Monday, September 9, 2013

Gertie's New Book for Better Sewing: Shirtwaist dress







I really enjoy Gretchen Hirsch's  New Book for Better SewingWith so many tips and photos, the book is ideal for a beginning sewer but  appeals to the intermediate seamstress as well.
There are several things I would like to sew and learn better or new sewing techniques in the process.
I have decided to make it a monthly goal to sew one item from her book over the next few months.
For the month of August September it will be the Shirtwaist dress in Liberty Lawn cotton.



The new skills that I will learn from sewing this dress are:
1. Shirring
2. Bound buttonholes? hmmm... I think I will learn this skill when I have only one  or two buttonholes to do. My machine buttonholes will work for this project.


I have the Liberty lawn from Fabric.com  laundered and ironed waiting to be sewn.
I  made a muslin of just the bodice and altered the paper pattern using my techniques that I learned from  The Craftsy class Sew the Perfect Fit.




              Narrow Shoulder Adjustment that I always have to make.


Checking to be sure my shoulder seams line up on the front bodice and back bodice.

         I really need to buy some fabric weights, instead of using my phone.



        Fabric prepared and ready to cut..Ohhh I love this Liberty Lawn cotton. 





 The book has additional tips to help along the way to help apply the fitting alterations to your paper pattern. I just had to show the a page that I viewed on the sleeve caps.


First New Skill: 1. Shirring

Instructions were detailed in the book, describing how to wind the bobbin thread with elastic by hand pulling slightly to create a bit of tension. Then you basically sew in straight lines 1/4 inch apart until you have 6 lines. Then you use an iron to steam the elastic thread causing it to shrink back up.


Here is what I learned: Always practice first to be sure you have your bobbin wound with enough tension and chopsticks make a great tool in the sewing room. I used the chopstick with the bobbin, holding it between my knees freeing up two hands to wind the thread. It wasn't pretty but it worked well.

The second thing I learned was to stitch on the right side of the fabric up. I just stitched it to the wrong side showing the elastic thread thread on the right side.  



I unpicked it and rewound more elastic thread into my bobbin by hand and restitched onto  the right side the fabric. Looks much better.


It was fun steaming the fabric watching the elastic shrink up. Many of my vintage pattern instructions recommend basting the garment together and checking the fit and since the fabric was a splurge I decided I would follow this recommendation just to be careful.
I assembled the front and back bodice, yoke, pockets and skirts and did a fitting.The dress needed a few alterations in the length of the bodice (1 inch) and the pocket placement but other than that I was happy with the fit so I restitched the dress adding the changes and was ready to set in the sleeves. Until this point, sewing the dress was completely enjoyable.

I started this in August and planned on finishing it sooner and posting photos over the Labor day weekend.
Life was busy and I had to delay my sewing on the dress for a week.
I pulled out the dress yesterday and allotted some sewing time, telling my family DO NOT DISTURB ME unless there is blood and lots of it.  After setting in the sleeves before attaching the collar and the facings.I decided to do another fitting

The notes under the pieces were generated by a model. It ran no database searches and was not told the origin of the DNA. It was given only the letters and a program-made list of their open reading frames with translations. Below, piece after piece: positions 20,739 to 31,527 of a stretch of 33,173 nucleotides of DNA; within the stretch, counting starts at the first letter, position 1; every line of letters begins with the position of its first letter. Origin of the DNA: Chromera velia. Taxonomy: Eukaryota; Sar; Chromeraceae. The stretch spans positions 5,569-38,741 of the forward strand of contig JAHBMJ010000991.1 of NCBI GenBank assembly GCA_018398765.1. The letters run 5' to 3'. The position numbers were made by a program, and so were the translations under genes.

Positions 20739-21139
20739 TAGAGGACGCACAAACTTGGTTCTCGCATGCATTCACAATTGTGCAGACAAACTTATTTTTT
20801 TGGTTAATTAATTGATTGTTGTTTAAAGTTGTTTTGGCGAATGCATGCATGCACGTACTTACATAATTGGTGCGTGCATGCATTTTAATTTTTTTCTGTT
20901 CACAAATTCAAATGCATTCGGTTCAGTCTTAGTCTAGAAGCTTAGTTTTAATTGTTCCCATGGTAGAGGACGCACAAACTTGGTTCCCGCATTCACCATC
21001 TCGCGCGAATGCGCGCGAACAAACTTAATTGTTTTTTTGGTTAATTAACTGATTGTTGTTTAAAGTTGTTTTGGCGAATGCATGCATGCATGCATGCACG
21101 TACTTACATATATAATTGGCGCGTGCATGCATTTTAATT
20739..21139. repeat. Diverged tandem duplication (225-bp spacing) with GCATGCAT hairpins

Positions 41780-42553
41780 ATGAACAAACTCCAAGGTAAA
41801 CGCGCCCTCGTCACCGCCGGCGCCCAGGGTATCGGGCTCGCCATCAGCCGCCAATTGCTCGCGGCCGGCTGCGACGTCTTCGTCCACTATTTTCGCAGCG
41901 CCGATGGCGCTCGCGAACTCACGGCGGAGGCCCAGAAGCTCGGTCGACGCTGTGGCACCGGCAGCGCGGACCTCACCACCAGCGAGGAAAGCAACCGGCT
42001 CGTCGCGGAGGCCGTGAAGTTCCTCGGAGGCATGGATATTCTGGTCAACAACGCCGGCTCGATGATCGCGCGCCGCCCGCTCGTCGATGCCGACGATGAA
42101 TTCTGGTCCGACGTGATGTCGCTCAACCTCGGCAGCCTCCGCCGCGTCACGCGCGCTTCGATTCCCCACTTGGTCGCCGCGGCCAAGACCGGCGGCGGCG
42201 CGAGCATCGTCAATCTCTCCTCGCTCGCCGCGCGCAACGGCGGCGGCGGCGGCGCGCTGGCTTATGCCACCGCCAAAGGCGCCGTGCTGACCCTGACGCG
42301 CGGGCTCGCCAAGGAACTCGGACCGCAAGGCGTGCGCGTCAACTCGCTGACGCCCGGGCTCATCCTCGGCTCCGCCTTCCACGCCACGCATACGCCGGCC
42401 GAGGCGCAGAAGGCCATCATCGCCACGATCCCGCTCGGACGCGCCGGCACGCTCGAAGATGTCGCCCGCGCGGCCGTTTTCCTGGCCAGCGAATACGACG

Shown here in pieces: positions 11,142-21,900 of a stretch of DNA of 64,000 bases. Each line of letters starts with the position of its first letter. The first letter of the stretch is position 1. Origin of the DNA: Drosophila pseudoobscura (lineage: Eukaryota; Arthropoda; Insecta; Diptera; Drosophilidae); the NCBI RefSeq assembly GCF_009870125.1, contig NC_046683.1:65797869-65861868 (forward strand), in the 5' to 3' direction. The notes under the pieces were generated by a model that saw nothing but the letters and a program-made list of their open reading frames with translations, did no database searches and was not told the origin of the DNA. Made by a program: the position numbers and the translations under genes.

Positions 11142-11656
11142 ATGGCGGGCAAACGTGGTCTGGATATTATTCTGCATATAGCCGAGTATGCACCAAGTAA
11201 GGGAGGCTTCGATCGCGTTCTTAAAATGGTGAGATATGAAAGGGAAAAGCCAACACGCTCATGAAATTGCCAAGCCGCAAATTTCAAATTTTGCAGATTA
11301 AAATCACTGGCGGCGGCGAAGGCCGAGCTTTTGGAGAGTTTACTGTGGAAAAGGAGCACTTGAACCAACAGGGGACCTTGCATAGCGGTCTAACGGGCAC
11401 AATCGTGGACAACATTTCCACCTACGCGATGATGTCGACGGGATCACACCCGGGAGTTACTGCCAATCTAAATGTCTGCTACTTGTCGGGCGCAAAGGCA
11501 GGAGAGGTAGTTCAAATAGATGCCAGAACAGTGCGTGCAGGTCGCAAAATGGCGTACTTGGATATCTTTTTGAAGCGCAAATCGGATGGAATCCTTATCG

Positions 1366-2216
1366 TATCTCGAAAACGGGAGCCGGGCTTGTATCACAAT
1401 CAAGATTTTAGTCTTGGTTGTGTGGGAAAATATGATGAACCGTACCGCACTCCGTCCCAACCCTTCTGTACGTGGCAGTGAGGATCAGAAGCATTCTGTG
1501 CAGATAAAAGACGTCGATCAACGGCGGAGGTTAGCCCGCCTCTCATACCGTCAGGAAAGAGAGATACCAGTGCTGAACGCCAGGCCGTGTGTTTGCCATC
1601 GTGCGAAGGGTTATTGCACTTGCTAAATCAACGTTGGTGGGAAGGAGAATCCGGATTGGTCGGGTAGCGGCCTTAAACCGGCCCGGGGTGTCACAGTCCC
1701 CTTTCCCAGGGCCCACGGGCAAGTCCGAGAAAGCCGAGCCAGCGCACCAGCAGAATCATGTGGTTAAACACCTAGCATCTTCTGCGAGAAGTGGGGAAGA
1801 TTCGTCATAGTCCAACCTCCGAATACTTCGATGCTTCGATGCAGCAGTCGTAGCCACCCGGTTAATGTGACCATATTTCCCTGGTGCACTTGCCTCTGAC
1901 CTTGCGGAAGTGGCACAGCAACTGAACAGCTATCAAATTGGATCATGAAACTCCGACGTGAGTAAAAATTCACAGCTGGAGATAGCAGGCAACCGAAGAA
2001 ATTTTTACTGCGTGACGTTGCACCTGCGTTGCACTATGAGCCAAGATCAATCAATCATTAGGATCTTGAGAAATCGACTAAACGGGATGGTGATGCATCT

I was struggling over the sleeves and unsure about the fit even after all the pattern adjustments. I have such narrow shoulders and always struggle with this.I even considered making the dress sleeveless or go for a 1940's look and add shoulder pads to fill out the shoulders .After un-picking the sleeves many times I basted in one sleeve to check the fit  again. I apologize for the poor cell phone photos.

Here is a photo of a basted sleeve with a thin padding to look at adding a shoulder pad. It helps with the fit and pulls up some of the excess fabric pooling over the bust.



Now that I look at the photos I think maybe that they may work, but I do not want to go 1980's. My motto is "if I have worn a style before then I should not wear it again".

My oldest daughter liked the sleeveless side better, she said it looked more modern. My vintage-ista daughter liked the sleeved version best. Next I asked my husband, he just told me how nice it looked. Smart Man right? He new better than to pick a side. I decided at this point to stop as I was only getting more frustrated. Am I being too picky?



Here is the sleeveless side. Now I am wondering...to Sleeve or not to Sleeve? What do you think? 

5 comments:

  1. I love sleeves! I don't think the sleeved side looks padded at all, so I'd go for it. I'm excited to see it done-- I've been wanting to make that dress. Gotta love Gertie :)

    ReplyDelete
  2. I agree with Denise and Paige. Since your shoulders are narrow, the padding simply makes them look less narrow, not padded, if that makes since. The style should have sleeves.
    As for the lawn, I have several 1/4 yds. of it in that and other colors, for doll clothes! So much easier! I did enjoy making clothes for myself in my 30's and 40's though. You have surpassed my skills.

    ReplyDelete
  3. Thank you Ladies! I will add the sleeves with a small shoulder pad.

    ReplyDelete
  4. I vote sleeves, too :)

    Also, I've used cans of tuna for fabric weights :)

    ReplyDelete
  5. I agree, it looks best with the sleeves. Also, I use large nuts for my weights. $7 purchased a box of 25 at Lowes - one of the best sewing purchases I ever made.

    ReplyDelete